The other day I found myself in a conversation with a man who, due to his particular field of business, finds himself in an intimate relationship with people who are severely impacted by this extended and brutal downturn in the economy.
“You know,” he said. “If this economy teaches us anything, hopefully it’ll be to appreciate life more than before. ‘Things’ just aren’t as important anymore.”
His words found a welcome home in my heart.
There is no denying this particular stretch of economic disruption is creating pain and suffering on too many good people. As a matter of fact, the term ‘disruption’ is too kind of a term for those who’ve seen their entire lives upended due – many times – to circumstances beyond their control.
Throughout the day I continued to think about the man’s words. There are times you can sense something itching inside of you but it takes someone else to put the feelings into words for you to fully understand how you’re feeling. His words just reinforced what many of us feel today.
They say the best comedy is anchored securely in the truth. Last night I found myself watching a comedian doing a stand up routine when he suddenly brought up the very same subject rolling around in my head all day.
“You know, we (Americans) are the whiniest babies in the world. We have so much stuff we could give half of it away and still have a hundred times more than the average person on the planet – yet we’re never happy.”
He went on to point out how most people walk around with cell phones in their pockets that can do just about anything – yet we complain about it taking a few extra moments to download an image. Or if we’re on an airplane, we think it is appropriate to file a suit if we sit on the tarmac a little too long. One person felt entitled to millions because their coffee was too hot at a fast-food restaurant.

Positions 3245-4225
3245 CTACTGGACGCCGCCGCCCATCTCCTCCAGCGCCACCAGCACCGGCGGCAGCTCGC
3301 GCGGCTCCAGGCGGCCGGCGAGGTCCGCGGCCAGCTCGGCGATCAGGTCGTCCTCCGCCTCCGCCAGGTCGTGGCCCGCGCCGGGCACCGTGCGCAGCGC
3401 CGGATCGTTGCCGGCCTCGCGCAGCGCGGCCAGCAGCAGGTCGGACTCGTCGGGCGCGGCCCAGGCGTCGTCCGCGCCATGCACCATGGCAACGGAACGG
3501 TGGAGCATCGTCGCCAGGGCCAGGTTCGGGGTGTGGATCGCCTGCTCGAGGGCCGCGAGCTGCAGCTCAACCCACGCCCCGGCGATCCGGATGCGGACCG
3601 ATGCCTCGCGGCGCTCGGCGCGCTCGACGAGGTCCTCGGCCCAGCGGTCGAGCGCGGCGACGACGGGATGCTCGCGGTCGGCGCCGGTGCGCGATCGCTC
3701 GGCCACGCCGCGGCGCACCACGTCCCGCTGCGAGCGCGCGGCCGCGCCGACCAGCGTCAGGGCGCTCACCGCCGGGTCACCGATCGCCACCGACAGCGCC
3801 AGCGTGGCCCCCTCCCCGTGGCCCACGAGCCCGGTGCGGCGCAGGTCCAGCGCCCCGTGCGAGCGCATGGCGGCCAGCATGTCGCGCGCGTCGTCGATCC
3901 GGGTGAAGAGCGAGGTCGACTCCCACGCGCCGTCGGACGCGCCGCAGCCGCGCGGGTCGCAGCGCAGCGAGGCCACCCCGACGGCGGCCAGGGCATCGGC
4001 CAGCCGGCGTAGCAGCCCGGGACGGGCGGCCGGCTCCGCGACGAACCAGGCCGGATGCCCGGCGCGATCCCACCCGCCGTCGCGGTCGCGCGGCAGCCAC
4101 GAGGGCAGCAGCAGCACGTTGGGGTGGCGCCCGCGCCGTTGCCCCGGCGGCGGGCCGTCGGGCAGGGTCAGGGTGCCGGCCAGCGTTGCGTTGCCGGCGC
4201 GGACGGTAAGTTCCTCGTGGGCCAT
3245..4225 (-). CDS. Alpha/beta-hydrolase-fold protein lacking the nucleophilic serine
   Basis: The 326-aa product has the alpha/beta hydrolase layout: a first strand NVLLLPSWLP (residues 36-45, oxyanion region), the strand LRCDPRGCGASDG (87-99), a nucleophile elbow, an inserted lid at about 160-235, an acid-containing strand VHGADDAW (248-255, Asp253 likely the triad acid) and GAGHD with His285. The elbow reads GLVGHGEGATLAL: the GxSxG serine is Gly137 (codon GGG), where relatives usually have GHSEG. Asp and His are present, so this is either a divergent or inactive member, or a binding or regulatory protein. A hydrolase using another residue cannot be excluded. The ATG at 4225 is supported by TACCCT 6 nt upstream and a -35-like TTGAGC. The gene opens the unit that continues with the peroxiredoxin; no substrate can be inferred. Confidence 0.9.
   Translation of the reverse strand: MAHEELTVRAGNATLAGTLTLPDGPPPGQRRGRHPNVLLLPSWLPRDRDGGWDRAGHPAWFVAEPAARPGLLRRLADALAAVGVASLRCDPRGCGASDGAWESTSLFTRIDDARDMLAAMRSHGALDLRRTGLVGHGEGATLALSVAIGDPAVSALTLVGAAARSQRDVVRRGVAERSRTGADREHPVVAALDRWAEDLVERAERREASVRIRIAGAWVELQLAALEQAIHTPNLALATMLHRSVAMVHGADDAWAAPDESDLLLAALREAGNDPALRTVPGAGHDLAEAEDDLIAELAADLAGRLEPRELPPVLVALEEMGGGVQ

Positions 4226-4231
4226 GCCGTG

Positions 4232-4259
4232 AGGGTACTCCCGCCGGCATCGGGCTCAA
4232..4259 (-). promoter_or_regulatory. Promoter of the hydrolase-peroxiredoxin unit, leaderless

While I found his diatribe funny, I also recognized the undeniable honesty in his observations. Our current generation of society is conditioned to believe material objects and the action of acquiring them directly reflects on us as a person. Furthermore, many adopted an attitude of entitlement. Not entitlement of basic needs, but of the finest things in life.
Well, something is changing out there. Today more and more people are recognizing our behavior just might be out of synch with what really matters most in life. No longer is the goal to buy the biggest house on the block. Actually, a roof over your head for too many is now just as important.
I’ll be the first to admit I’ve too much ‘stuff’. Somewhere along the line after the economy tanked, I began feeling guilty about the amount shirts, pants and shoes in my closet. While I know it is natural to accumulate clothes, I no longer feel comfortable looking in my closet and seeing items I’ve not worn for a long time. I now see clothes someone else might desperately need. And now, along with many others, I regularly find myself dropping off items at the local Salvation Army or Goodwill stores so they can directly help others.
Anyone who is living though this very difficult and unnerving chapter without a major disruption to their lives should feel very blessed. Let’s not let the lessons this experience is offering go to waste. Let’s remember to thank God and open our hearts to others.
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